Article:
There is nothing like bringing something into existence. This could mean fixing a broken computer or tweaking an existing gadget and somehow making it better. It is a skill unlike no other.
My mother was a great tinkerer. In high school, I likened her to MacGyver. MacGyver was an action series that ran when I was in high school (circa 1985 to 1992). MacGyver solved complex problems and got himself out of difficult situations with gum, a swiss army knife, and whatever was on hand.
My mother could fabricate a fix on the spot—be it a toy that had seen better days, or a toaster. Years later, I would realize that this in part came from living in Cuba during the revolution. When resources ran short, she adapted, taking random pieces of this or that to construct a new object to meet a need or solve a problem. Have any of you ever seen an episode of Cuban Chrome? Sadly, this series was short-lived, but watch just one and you will see what I mean. Cubans call this inventando. Translation: inventing. It’s what you do when you are resource-poor, but rich in imagination. We Americans call it ingenuity. It’s a beautiful thing.
And something powerful happens when we use it.
When we build something with our own hands, we have no other option but to understand it. And if we continue to reimagine and rebuild, we evolve those skills and evolve our ability to solve complex problems.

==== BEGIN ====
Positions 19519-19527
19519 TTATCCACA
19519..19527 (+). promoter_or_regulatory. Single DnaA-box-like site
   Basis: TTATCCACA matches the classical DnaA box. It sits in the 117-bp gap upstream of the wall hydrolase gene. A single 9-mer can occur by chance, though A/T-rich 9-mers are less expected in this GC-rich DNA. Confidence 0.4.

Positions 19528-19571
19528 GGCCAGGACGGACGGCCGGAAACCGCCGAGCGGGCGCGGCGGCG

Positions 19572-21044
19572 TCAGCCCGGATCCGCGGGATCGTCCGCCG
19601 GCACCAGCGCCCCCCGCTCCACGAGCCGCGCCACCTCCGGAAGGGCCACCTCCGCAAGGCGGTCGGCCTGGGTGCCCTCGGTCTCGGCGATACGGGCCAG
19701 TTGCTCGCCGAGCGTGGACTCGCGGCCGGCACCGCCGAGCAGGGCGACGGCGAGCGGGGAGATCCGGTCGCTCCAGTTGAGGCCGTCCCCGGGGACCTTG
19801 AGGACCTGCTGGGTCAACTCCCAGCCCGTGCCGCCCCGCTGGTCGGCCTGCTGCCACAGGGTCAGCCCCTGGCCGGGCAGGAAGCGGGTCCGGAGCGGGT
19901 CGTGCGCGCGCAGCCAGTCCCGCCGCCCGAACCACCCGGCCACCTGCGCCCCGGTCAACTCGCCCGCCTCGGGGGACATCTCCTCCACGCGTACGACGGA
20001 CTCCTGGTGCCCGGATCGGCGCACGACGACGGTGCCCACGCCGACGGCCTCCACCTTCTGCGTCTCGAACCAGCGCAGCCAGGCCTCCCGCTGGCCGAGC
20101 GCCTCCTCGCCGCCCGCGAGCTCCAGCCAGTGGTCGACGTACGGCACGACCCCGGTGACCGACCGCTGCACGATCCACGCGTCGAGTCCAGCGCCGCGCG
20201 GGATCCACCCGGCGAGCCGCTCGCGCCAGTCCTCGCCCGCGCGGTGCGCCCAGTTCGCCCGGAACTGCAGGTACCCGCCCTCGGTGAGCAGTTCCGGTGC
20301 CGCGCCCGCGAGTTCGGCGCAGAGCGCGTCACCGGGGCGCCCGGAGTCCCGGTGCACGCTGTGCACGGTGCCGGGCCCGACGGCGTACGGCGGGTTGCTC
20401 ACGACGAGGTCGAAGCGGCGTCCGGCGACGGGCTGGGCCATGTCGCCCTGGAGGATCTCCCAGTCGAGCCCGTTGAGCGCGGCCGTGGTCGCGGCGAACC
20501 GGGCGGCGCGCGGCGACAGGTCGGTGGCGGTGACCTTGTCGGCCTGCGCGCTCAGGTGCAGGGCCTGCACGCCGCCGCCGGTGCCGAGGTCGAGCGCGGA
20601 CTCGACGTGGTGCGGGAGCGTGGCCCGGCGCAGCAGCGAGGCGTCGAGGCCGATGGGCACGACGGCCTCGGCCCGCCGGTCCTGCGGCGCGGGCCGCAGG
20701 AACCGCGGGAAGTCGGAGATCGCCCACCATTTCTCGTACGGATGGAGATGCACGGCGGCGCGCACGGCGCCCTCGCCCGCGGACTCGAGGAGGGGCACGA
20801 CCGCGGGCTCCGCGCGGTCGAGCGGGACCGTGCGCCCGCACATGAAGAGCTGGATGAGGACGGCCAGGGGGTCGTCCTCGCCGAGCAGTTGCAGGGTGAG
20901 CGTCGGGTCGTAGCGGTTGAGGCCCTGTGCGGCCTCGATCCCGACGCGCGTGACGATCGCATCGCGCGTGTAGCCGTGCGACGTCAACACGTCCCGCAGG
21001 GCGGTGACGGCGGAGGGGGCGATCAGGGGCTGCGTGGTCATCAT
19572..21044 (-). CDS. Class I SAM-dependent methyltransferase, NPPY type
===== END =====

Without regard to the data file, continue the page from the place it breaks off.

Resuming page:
At its essence, this defines creativity—the ability to transcend traditional patterns and create new forms. And we must create the space for this kind of learning.
Given all the social, tech, and enterprise disruption these days, this will be an essential skill for the future. Some examples:
- Uber disrupting the taxi cab industry
- Airbnb disrupting the travel industry
- Big data disrupting our privacy
- Facebook disrupting the civic and public square
We need to grow a generation of young, innovative minds that are capable of solving the complex problems we face. And our public and nonprofit educational infrastructure needs to catch up and create and nurture the space to make this kind of learning possible.
This is what we are hoping to do at Maverick Landing Community Services (MLCS). And we can’t do it alone! We need great minds to join us.
Sixteen Eastie-based non-profits and several civic leaders will be joining us this Thursday September 28th between 5 and 7:30 at MLCS in the community room for our first volunteer fair, Eastie Serves! Please stop by, meet the organizations, and enter a raffle to one of six Eastie eateries “old” and “new” (such as Cunard Tavern, KO Pies, Mi Pueblito, and many more!).
Big thanks to John Burton for helping us to connect to these amazing local businesses and to Sam Albertson for all his work to get this event off the ground!
Finally, we are putting out a call to any tinkerers, builders, makers, hackers, inventors, and artisans to come volunteer at MLCS. Please come to the event on Thursday. If you can’t attend but are interested in volunteering with us, please sign up here.
Thank you for your support!
P.S. We are also asking for donations to support our new kid’s makerspace. Here is an Amazon wishlist of items we could use.